I'm gonna let you cut the wait, and teach you the basics of how to breathe.
Often one of the biggest struggles most people with when learning to swim. However I find that most of my clients tend to think about breathing, when they should think about movement first (swimming).
Why + Philosophy:
Now why do I make people wait to learn to breathe? Shouldn't that be one of the first things, as it is one of our most important factory systems?
Well yes, but no.
The reason being is that in order to breathe you need to properly be at the surface of the water. With enough momentum to keep you up while breathing, as the ACT of breathing technically slows you down. That slow down can make you sink, and that sinking can cause you to swallow water instead of air.
Seems like a slippery slope, and it really is. I'm not being dramatic about it, but rather practical. The Three Steps to Swimming were made by me to fix this issue. If you skip one of the steps, or fail to do one, then you'll fail to breathe.
How + Physics:
By kicking your legs straight consistently, then you'll get the base level of speed momentum to keep yourself up. By keeping your face down, then you'll be able to be hydrodynamic and cut through the water better. In turn helping your momentum, and more importantly your chin being down leads to the breathing directly.
When you breathe you turn your head to the side (either side depending on your strategy), and you need your chin to be at your shoulder for optimal intake. Keeping your chin done keeps it in line with your shoulder when turning.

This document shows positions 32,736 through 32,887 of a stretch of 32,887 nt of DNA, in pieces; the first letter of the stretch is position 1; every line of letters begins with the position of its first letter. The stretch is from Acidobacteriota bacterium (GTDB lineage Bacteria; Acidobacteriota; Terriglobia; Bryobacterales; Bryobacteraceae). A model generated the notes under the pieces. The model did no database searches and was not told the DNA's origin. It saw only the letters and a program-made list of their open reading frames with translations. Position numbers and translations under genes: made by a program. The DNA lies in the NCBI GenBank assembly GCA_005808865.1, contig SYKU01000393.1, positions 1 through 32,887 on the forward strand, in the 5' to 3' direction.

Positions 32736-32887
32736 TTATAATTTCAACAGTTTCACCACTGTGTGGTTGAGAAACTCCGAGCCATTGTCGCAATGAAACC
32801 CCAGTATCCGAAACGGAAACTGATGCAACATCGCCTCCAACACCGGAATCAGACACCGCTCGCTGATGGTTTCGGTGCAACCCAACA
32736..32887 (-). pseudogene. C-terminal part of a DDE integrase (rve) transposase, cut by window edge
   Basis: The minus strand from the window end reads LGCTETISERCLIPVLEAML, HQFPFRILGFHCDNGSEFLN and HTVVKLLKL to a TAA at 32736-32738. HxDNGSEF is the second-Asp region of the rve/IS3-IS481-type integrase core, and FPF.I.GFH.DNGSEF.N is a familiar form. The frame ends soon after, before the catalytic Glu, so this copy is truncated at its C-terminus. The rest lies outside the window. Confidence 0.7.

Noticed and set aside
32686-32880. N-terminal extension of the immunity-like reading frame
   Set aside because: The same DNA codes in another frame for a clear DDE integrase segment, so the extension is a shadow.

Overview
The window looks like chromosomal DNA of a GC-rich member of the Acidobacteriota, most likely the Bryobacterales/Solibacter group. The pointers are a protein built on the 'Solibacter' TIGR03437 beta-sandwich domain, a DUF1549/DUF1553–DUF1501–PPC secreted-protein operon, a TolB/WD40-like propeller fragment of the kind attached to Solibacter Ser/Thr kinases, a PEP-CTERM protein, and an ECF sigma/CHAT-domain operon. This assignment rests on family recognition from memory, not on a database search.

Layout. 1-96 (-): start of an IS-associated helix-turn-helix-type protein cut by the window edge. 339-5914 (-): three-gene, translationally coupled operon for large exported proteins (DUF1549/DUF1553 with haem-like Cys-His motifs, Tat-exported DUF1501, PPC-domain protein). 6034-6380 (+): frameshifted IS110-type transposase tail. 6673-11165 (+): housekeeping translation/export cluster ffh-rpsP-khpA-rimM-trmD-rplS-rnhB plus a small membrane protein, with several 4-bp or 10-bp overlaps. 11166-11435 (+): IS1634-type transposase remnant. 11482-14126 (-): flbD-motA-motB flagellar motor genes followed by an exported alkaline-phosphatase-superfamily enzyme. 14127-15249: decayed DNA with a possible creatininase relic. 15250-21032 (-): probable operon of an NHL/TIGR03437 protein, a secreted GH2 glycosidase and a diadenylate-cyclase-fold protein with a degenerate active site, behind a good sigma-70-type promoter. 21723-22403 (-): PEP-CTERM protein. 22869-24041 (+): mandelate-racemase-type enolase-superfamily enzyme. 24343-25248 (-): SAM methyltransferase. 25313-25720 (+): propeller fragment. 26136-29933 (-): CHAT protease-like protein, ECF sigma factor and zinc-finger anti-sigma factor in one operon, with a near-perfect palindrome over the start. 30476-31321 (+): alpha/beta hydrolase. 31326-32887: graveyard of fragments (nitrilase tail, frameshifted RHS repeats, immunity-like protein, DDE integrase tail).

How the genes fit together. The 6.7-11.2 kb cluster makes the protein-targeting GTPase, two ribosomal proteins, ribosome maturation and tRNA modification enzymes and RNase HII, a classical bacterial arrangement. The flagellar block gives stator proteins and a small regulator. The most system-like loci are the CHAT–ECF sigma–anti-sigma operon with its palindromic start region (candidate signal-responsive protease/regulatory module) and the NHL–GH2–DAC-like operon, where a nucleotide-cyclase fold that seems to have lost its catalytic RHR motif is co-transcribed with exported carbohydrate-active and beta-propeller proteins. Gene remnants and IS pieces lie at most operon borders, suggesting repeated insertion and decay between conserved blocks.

Finally, by getting your arms out of the water, and properly diving them back in. The final step in the 3 Steps, then you'll be able to speed up even more. Giving you extra wiggle room if you mess up when breathing. Not to mention speed in general.
Let's talk about the actual breathing, as you can breathe OUT when in water, but not breathe IN.
Keeping that in mind, then you can spend your time under the water more efficiently. Now I've seen some online creators state you should breathe out continuously under the water. I do not agree.
There is a great window of extending your time underwater, simply by holding your breathe, but there is a limit. If you hit the limit then you already failed, so the trick is to breathe out BEFORE hitting that limit. That way you don't "micro-panic".
What + Psychology:
Something I've only barely touched on, but will in coming newsletters is this "micro-panic". A sensation where you feel like "I NEED TO BREATHE", and you start getting upset in a way.
It isn't like "oh I'm dying", but it is an internal sensation that everyone gets. However it isn't needed for this because you aren't actually drowning. It is a natural mechanism to survive, and we have to train our minds (more importantly BODIES) to ignore it.
In doing so we extend our time under water, but without the consequence of panic. If you panic then it leads to increased heartrate, and that in turn leads to more oxygen usage.
I strive to teach the three steps first and foremost because it gives the swimmer a baseline to follow. That baseline then is used to properly do a breathing stroke later on.
For the time being I usually just have the person stand up, and focus their time and energy on perfect form first.
You can try to breathe today, but I encourage you to think about how you are feeling WHILE doing it.
This is advice for people to level up their swimming, or perhaps get started in the first place. While you swim you should make sure you are doing so in a public facility with a lifeguard on duty for safety.